2. Ruben Diaz Jr.
When Marcos Crespo first met Ruben Diaz Jr. in 2002 as an intern in the state Legislature, the lanky and mustachioed assemblyman left Crespo in awe with his ability to debate sports and hip-hop with the son of a house painter and then put on a suit and outsmart Harvard-educated lawyers.
From the moment Diaz Jr. became the youngest assemblyman since Theodore Roosevelt, he’s been an ambassador for the Bronx of his birth and the Bronx he hoped to build. He’s partnered with celebrities like Fat Joe and Desus & Mero to boost the cultural brand of the Bronx while working with business leaders like JPMorgan Chase Chairman and CEO Jamie Dimon to generate billions for the borough.
Diaz oversaw a decade of unprecedented development in the Bronx, thanks in part to his allies in Albany and a cultivated friendship with Gov. Andrew Cuomo. In a city where nearly a third of the population is Hispanic, Diaz Jr. could be New York’s first Latino mayor and first mayor from the Bronx since 1932.
3. Marcos Crespo
After the shocking loss of Marcos Crespo’s Queens counterpart Joe Crowley and Alessandra Biaggi’s upset of Jeff Klein, the Bronx boss got to work. He negotiated a truce with Biaggi, and the two even co-chaired the historic sexual harassment hearings together. For now, Crespo has righted the ship, but stormy seas are on the horizon.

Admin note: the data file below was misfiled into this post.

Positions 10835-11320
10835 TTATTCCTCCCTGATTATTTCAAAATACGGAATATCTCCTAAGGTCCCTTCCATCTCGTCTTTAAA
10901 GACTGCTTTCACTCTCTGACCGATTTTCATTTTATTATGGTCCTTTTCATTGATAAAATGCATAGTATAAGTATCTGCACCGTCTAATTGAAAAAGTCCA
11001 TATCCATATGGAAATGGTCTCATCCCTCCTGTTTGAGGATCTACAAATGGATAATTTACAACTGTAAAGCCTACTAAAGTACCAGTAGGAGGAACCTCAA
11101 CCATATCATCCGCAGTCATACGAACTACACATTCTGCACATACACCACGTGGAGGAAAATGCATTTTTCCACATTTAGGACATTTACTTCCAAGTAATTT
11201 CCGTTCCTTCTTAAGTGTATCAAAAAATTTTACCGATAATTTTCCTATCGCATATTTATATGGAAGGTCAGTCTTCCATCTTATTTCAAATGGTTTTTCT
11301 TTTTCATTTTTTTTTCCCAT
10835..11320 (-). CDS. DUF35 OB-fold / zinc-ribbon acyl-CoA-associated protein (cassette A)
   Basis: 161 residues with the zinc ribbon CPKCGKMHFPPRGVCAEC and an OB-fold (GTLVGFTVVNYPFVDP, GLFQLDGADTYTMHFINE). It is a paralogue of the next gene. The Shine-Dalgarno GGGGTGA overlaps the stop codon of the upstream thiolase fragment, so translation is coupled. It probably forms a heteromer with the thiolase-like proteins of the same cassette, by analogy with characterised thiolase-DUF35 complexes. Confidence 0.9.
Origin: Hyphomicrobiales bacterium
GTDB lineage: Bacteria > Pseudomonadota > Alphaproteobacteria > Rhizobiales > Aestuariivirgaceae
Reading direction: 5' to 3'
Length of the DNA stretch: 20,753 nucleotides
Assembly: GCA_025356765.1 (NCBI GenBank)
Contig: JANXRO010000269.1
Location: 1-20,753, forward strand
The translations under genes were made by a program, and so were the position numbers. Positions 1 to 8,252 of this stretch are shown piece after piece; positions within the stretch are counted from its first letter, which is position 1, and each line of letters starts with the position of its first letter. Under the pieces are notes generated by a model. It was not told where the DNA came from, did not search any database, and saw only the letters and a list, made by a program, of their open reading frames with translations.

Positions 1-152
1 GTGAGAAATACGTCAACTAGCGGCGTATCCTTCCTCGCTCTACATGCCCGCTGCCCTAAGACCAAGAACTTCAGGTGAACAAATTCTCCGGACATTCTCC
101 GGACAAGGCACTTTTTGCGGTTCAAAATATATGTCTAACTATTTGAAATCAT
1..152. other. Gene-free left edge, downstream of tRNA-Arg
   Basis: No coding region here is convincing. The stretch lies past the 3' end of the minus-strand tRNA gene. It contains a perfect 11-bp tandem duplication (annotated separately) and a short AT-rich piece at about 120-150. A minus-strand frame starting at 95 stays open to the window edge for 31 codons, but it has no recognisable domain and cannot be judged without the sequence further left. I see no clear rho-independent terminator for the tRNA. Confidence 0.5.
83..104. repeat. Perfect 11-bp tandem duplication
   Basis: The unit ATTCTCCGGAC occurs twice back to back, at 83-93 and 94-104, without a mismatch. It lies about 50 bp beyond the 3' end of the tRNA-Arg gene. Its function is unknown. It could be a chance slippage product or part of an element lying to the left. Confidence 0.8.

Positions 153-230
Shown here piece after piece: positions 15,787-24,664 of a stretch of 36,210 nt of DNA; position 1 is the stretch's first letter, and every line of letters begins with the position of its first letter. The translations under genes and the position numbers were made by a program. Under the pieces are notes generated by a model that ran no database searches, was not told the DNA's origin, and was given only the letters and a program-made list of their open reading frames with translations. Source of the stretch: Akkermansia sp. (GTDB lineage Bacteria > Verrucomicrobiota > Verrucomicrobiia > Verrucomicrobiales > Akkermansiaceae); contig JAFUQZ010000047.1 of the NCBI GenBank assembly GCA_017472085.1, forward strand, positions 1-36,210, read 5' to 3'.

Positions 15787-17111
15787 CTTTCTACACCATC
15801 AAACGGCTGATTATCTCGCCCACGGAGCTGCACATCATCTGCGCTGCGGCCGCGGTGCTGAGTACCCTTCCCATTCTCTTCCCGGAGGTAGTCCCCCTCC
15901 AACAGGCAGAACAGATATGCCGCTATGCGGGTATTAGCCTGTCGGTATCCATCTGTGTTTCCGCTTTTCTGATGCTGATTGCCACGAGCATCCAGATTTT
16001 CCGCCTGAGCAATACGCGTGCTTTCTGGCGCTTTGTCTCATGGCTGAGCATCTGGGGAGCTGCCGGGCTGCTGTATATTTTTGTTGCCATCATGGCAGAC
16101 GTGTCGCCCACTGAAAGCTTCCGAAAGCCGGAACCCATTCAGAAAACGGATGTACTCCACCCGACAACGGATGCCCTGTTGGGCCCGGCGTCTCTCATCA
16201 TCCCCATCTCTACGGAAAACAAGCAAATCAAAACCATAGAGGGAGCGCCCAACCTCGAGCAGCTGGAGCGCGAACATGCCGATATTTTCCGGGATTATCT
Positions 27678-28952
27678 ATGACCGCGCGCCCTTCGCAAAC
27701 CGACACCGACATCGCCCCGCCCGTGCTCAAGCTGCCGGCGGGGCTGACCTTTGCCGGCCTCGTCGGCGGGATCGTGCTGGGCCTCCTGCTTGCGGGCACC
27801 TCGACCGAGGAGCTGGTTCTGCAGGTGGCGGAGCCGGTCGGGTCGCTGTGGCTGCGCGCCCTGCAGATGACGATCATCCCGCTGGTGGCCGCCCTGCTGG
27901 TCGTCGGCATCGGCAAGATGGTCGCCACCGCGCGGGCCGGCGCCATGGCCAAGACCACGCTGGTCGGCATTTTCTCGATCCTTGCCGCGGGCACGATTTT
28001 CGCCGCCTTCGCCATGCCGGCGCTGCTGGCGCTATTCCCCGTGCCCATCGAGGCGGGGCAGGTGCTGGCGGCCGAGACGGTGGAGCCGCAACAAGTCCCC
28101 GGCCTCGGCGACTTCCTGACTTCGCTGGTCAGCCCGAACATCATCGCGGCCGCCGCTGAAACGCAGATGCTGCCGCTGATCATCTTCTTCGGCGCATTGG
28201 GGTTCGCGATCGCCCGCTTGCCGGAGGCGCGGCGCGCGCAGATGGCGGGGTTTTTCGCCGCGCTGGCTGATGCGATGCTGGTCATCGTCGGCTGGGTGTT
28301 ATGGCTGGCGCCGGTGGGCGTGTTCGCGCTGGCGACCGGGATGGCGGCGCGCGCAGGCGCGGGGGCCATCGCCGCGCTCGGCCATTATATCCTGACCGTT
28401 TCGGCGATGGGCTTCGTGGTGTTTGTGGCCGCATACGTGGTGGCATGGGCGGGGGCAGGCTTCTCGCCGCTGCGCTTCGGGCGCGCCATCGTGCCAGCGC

Crespo stepped back from the Assembly’s Puerto Rican/Hispanic Task Force – charged with organizing the yearly Somos conferences – and instead chaired the Labor Committee. He led the charge on the Green Light NY bill, which will allow undocumented immigrants to apply for driver’s licenses. And he continued to walk back his previous conservative views on same-sex marriage in floor speeches and in a speech honoring the Stonewall Democrats at the Bronx Democrats' annual dinner.
The peace that settled over the Bronx after last year’s election is likely temporary. The races in 2020 and 2021 will cause rifts and elected officials will stop playing nice. But Crespo’s a fighter, and, unlike in 2018, he knows a fight is coming this time.
4. Alexandria Ocasio-Cortez